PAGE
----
Perhaps you’ve heard about the wayward humpback whales, a mother and calf, who had become disoriented and began swimming inland towards Sacramento, California. They were traveling down the Sacramento River, causing a lot of grief to the Coast Guard and to marine biologists trying to think of a way to get the pair turned rightways.
Luckily, yesterday the two whales started swimming out to sea again after rescue crews lured them away by playing whale songs in the direction they wanted them to swim. This same ruse was successfully used in 1985 to divert another humpback who had swum around the area for almost a month before being lured back to sea.
An interesting story, and I thought would be a good opportunity to talk a bit about some of the cool properties of whale song.
Continued under the fold…..
Whale song is the colloquial term for the repetitive sounds that certain types of whales make to communicate with each other. This type of communication evolved due to the limited ability of other sensory abilities (sight, smell, etc)to perform as well in water as on land. On the other hand, sound, and particularly low-frequency sound, has the potential to travel miles in water while preserving the qualities of the information with high fidelity. The speed of sound in water is in fact four times what it in through air. The echos of this transmitted sound can also be utilized by some dolphins and whales to locate objects in space.
The type of sound and method of production of whale song varies between ‘toothed’ and ‘baleen’ whales. Toothed whales create high-frequency clicks and squeals (you’ve probably heard dolphins make these sounds) while baleen whales produce the low-frequency mournful-sounding rumblings. The toothed whales use clicks for echolocation and force air through “phonic lips,” which are located in the whale eqivalent of the sinuses, and this sound is focused through a fluid-filled organ in the whales head called a ‘melon’ or out the blowhole. Why its called a melon, I’m not quite sure…unless it has to do with the shape of the organ which might be described as vaguely melon-shaped.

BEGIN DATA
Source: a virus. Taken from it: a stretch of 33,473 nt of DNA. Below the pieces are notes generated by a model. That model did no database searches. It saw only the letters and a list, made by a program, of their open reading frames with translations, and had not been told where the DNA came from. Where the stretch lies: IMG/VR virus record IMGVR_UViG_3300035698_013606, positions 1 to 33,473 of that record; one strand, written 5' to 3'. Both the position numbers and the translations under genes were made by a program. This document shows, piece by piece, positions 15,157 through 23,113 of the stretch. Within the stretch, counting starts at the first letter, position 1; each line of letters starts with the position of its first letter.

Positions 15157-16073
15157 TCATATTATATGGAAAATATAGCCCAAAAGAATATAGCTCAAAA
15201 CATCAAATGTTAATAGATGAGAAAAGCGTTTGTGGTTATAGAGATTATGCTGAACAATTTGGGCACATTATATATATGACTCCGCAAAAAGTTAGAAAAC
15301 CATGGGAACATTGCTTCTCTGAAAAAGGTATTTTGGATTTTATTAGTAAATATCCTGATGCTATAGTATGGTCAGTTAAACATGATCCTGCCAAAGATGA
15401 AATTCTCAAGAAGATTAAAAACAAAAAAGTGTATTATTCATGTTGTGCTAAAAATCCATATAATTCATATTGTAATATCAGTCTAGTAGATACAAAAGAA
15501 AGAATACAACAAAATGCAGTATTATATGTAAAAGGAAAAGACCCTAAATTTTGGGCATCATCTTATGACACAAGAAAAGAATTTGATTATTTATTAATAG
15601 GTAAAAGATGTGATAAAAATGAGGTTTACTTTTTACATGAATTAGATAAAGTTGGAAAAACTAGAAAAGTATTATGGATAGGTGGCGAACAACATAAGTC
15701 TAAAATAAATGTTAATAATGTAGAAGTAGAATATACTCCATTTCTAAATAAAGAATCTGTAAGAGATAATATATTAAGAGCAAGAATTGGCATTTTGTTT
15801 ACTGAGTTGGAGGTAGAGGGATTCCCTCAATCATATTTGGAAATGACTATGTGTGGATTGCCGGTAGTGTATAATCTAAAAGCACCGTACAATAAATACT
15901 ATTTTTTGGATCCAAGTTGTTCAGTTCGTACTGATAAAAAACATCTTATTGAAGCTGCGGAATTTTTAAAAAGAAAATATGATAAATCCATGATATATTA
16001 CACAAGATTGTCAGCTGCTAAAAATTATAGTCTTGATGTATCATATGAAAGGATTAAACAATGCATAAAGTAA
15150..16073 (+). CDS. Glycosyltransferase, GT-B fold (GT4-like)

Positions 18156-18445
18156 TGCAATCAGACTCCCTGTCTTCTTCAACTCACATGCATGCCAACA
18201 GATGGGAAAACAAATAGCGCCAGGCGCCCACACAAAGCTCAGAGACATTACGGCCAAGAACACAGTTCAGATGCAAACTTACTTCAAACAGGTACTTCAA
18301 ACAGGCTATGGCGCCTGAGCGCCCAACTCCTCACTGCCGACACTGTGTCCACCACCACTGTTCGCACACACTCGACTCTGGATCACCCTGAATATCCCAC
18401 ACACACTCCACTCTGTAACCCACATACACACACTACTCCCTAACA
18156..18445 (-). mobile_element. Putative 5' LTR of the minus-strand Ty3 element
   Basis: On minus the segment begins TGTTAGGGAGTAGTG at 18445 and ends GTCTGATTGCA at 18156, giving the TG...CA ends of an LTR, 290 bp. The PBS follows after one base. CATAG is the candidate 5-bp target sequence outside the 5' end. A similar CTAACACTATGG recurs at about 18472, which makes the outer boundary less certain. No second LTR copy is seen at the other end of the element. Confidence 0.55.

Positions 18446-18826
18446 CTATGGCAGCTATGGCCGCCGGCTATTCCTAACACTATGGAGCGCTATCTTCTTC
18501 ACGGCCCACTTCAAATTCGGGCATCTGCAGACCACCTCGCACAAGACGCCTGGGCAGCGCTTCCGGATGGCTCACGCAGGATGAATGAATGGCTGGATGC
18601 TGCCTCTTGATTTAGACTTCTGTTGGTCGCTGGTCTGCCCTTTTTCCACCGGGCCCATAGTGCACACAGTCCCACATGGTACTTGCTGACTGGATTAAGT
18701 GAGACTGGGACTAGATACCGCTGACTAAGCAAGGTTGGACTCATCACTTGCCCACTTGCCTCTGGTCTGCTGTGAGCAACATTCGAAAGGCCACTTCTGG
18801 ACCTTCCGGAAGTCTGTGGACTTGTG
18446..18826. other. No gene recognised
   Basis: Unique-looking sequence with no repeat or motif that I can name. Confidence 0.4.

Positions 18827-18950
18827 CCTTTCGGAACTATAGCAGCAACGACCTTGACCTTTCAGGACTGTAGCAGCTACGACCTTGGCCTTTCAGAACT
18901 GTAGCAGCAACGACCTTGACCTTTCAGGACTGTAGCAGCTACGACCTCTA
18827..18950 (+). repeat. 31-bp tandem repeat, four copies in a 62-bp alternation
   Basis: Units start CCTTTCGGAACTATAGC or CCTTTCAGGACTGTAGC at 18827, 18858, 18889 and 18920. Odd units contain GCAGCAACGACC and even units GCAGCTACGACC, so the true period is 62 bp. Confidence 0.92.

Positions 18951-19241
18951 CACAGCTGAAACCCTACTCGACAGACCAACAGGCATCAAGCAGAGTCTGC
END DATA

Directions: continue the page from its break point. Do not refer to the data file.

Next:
Baleen whales use a different mechanism to produce sound, and what that is we aren’t exactly sure, although they do have a layrnx but no vocal chords. They produce mostly low-frequency sounds, below 5000 Hz (which is towards the lower end of human hearing range) and much of it in the 20-200 Hz range. Songs can last half-an hour or more, and are predominantly produced by males in breeding zones. Humpback whale song has a predictable structure: the base “notes” of the song are very low-frequency bursts of sound lasting several seconds which may be frequency or amplitude modulated.
A collection of four or six units is known as a sub-phrase, lasting perhaps ten seconds (see also phrase (music)). A collection of two sub-phrases is a phrase. A whale will typically repeat the same phrase over and over for two to four minutes. This is known as a theme. A collection of themes is known as a song. The whale will repeat the same song, which last up to 30 or so minutes, over and over again over the course of hours or even days. This “Russian doll” hierarchy of sounds has captured the imagination of scientists.
In addition to the “mating song” there’s also a “feeding song”; this is the song that the whale rescue team used to lure the wayward calf and mom back to sea recently. This song is a 5-10 second sound of stable frequency, repeated. Likely this evolved due to the cooperative nature of Humpback whales’ feeding patterns (some swim underneath schools of fish and lunge up).
I also wrote a post about the inner ear and cochlea of whales (its huge!), check that out here if you like.